6. The interviewing was coordinated by Dr. Stanley Yates, Director of Special Collections, and transcripts were deposited in the manuscript collection entitled "University General - Political - Demonstrations - Vietnam War, 1968-74." They include sessions with antiwar leaders and activists, leaders of the ISU Government of the Student Body, ISU faculty and administrators, and Ames, Iowa, city officials. Only a portion of those interviewed are cited in the manuscript. For purposes of identification, the individuals cited in the text are (all are students unless otherwise indicated): Conservatives for Constructive Change member Bill Augustine, Associate Dean of Students William Bell, Ames City Attorney James Bishop, Conservatives for Constructive Change member R.L. Bjornseth, former Iowa Moratorium Committee Coordinator and local antiwar activist Clyde Brown, local antiwar activist Nancy Davis, local antiwar activist Steve Ewoldt, Associate Dean of Students Thomas Goodale, Peace Now organizer Ralph Gross, draft councilor and antiwar activist James Hannah, Executive Director of the ISU YWCA Claudia Johnson, ISU Moratorium Co-coordinator Jeff Klomp, local antiwar activist Mary Ann Kundrat, Vice President for Student Affairs Wilbur Layton, Assistant to the Vice President for Information and Development David Lindt, GSB activist and local antiwar activist Douglas Marks, GSB Vice President Jerry Parkin, local antiwar activist Kenneth Patton, local antiwar activist Julia Patton, Dean of Students Art Sandeen, GSB President Jerald Schnorr, antiwar activist Margery Shelton, Peace Now organizer and local antiwar activist Robert Trembly, and graduate student John Wagstaff. More extensive use of the interviews is made in Brown and Brown, "Moo U and the Cambodia Invasion." The news sources include the Des Moines Register, the state-wide daily newspaper; Des Moines Tribune, the central Iowa metropolitan newspaper; Iowa State Daily, the student newspaper, and Ames Daily Tribune, the community newspaper.
7. Doug McAdam, John D. McCarthy, and Mayer N. Zald, "Social Movements," in Handbook of Sociology, ed. Neil J. Smelser (Newberry Park, CA: Sage Publications, 1988), 695-737, and Aldon Morris and Cedric Herring, "Theory and Research in Social Movements: A Critical Review," American Review of Political Science 2 (1984): 137-98.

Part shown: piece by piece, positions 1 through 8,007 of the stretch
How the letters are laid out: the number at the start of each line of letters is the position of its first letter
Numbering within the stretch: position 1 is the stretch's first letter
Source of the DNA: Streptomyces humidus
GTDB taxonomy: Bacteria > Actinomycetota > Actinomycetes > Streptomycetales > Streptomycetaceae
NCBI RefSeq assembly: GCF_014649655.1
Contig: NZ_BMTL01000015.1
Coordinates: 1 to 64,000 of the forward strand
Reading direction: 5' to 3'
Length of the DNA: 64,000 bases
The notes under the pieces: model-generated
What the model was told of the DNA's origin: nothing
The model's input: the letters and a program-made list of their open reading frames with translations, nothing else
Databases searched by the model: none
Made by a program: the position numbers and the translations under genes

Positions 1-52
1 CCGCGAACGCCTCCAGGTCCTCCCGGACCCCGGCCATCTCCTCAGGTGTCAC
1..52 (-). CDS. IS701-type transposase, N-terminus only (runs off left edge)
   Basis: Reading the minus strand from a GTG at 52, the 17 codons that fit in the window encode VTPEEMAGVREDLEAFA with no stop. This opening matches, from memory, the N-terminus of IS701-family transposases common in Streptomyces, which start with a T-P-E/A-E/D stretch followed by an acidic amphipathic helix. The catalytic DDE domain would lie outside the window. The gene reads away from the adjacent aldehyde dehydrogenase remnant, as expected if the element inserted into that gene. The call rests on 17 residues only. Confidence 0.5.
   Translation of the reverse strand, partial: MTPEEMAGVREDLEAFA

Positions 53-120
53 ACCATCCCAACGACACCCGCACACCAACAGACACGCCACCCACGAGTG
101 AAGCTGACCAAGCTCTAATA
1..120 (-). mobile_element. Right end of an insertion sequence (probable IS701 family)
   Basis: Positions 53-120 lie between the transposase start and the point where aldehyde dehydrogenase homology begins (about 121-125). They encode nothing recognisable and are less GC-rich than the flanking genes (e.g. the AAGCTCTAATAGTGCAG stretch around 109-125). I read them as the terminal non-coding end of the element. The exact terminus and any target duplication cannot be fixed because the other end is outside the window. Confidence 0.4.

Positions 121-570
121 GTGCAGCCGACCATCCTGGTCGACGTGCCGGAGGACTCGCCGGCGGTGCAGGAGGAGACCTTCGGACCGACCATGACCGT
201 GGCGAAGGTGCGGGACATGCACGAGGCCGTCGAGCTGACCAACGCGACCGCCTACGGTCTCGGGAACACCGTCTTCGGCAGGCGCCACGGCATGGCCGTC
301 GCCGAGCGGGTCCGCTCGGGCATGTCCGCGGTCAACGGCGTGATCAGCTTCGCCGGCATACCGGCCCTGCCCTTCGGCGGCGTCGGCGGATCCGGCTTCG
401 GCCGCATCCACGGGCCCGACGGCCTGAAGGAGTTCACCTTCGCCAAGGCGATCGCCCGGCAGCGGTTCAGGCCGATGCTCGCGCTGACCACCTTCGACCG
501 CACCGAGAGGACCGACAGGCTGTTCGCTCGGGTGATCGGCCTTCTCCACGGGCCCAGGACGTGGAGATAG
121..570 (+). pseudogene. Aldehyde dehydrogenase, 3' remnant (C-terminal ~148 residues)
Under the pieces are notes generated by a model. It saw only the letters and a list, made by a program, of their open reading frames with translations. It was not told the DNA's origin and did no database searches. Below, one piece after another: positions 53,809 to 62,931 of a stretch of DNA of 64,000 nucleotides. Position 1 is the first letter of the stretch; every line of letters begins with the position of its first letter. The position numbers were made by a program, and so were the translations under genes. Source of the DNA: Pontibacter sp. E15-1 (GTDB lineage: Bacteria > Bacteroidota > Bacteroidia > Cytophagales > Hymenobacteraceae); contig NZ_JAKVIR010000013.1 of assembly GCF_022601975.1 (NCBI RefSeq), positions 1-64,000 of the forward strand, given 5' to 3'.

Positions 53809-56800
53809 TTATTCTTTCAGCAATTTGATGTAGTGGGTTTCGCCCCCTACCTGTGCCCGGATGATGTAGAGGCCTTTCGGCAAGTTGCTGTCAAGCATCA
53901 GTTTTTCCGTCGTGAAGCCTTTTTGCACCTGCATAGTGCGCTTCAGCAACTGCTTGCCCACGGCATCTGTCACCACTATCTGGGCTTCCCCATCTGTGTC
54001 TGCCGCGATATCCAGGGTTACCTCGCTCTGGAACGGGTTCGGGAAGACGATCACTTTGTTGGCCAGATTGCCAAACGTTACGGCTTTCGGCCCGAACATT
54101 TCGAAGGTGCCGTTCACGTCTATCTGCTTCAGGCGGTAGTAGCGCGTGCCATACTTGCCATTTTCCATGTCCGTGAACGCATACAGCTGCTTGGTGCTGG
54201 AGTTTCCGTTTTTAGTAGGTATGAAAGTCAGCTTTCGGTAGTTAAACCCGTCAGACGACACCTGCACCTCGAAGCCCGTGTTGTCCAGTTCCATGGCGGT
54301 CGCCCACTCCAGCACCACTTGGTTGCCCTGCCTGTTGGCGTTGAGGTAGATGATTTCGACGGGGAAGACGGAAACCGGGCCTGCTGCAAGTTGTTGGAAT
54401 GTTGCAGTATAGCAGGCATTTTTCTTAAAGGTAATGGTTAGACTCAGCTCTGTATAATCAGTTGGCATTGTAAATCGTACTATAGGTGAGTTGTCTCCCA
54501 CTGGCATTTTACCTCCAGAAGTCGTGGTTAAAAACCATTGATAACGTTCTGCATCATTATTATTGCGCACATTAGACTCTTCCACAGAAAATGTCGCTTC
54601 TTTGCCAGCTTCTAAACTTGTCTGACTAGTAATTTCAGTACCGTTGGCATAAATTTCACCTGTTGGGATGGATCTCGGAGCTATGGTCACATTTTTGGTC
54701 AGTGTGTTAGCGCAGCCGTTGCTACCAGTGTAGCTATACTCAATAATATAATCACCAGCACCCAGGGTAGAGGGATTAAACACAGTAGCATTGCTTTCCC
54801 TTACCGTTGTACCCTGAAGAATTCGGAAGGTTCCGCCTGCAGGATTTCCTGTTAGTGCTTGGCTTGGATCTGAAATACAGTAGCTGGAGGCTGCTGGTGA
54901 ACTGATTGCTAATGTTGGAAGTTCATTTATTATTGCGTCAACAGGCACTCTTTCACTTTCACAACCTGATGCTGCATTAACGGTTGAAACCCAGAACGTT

8. On movement origins, see Neil Smelser, Theory of Collective Behavior (New York: Free Press, 1963), and Ralph Turner and Lillian Killian, Collective Behavior (Englewood Cliffs, NJ: Prentice-Hall, 1978). On movement maintenance, see John D. McCarthy and Mayer N. Zald, "Resource Mobilization and Social Movements: A Partial Theory," American Journal of Sociology 82 (1977): 1212-41; Charles Tilly, From Mobilization to Revolution (Reading, MA: Addison-Wesley, 1978), and Doug McAdam, Political Process and the Development of Black Insurgency, 1930-1970 (Chicago: University of Chicago Press, 1982).
9 . See, for example, Jerry M. Lewis, "A Study of the Kent State Incident Using Smelser's Theory of Collective Behavior," Sociological Inquiry 42 (1972): 87-96.
10. James C. Davies, Human Nature in Politics: The Dynamic of Human Behavior (New York: John Wiley, 1963); Ted Gurr, Why Men Rebel (Princeton, NJ: Princeton University Press, 1970); Mancur Olson, Jr., The Logic of Collective Action (Cambridge, MA: Harvard University Press, 1965), and Anthony Oberschall, Social Conflict and Social Movements (Englewood Cliffs, NJ: Prentice-Hall, 1973).
11. Clark McPhail, The Myth of the Madding Crowd (New York: Aldine de Gruyter, 1991), 185.
12. John Lofland, Protest: Studies of Collective Behavior and Social Movements (New Brunswick, NJ: Transaction Books, 1985), 3.
13. McPhail, The Myth of the Madding Crowd, 177-78.